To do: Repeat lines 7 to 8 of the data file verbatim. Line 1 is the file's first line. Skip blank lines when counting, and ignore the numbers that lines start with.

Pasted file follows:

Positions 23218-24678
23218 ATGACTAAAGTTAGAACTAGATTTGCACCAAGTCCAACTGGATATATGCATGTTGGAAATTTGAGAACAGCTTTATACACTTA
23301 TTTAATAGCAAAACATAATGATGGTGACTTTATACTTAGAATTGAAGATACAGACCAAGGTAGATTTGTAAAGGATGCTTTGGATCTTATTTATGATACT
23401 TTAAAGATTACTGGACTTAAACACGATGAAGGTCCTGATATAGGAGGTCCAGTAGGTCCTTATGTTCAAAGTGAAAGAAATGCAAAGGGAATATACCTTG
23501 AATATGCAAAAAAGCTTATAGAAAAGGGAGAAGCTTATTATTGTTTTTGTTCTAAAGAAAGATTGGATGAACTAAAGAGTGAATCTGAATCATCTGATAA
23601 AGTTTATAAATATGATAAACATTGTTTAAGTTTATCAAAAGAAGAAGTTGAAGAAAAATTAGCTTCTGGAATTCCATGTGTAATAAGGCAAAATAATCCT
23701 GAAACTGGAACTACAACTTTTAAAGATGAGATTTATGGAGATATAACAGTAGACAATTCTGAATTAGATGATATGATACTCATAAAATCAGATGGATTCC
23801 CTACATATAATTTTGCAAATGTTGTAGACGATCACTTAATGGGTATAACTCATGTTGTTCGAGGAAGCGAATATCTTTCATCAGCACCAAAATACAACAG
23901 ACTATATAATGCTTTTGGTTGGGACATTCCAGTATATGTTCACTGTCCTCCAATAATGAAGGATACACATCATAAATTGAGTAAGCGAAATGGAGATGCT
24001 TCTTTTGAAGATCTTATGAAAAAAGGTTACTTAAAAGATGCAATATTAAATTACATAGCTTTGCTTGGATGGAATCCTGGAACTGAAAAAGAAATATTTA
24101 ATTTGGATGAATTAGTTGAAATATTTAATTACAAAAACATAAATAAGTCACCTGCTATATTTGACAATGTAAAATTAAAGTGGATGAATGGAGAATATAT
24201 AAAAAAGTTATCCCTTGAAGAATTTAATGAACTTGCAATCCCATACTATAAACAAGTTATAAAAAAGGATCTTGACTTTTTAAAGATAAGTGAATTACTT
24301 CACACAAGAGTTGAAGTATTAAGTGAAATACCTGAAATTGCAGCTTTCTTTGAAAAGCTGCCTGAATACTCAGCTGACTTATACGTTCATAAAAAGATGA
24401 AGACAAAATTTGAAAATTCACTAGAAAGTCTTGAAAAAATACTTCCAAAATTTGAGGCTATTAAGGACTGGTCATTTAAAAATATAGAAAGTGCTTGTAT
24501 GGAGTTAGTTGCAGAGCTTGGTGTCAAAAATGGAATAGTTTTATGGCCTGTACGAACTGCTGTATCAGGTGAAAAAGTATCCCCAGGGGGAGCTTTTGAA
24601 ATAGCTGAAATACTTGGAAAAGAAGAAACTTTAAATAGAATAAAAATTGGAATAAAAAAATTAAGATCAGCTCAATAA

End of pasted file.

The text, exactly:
23701 GAAACTGGAACTACAACTTTTAAAGATGAGATTTATGGAGATATAACAGTAGACAATTCTGAATTAGATGATATGATACTCATAAAATCAGATGGATTCC
23801 CTACATATAATTTTGCAAATGTTGTAGACGATCACTTAATGGGTATAACTCATGTTGTTCGAGGAAGCGAATATCTTTCATCAGCACCAAAATACAACAG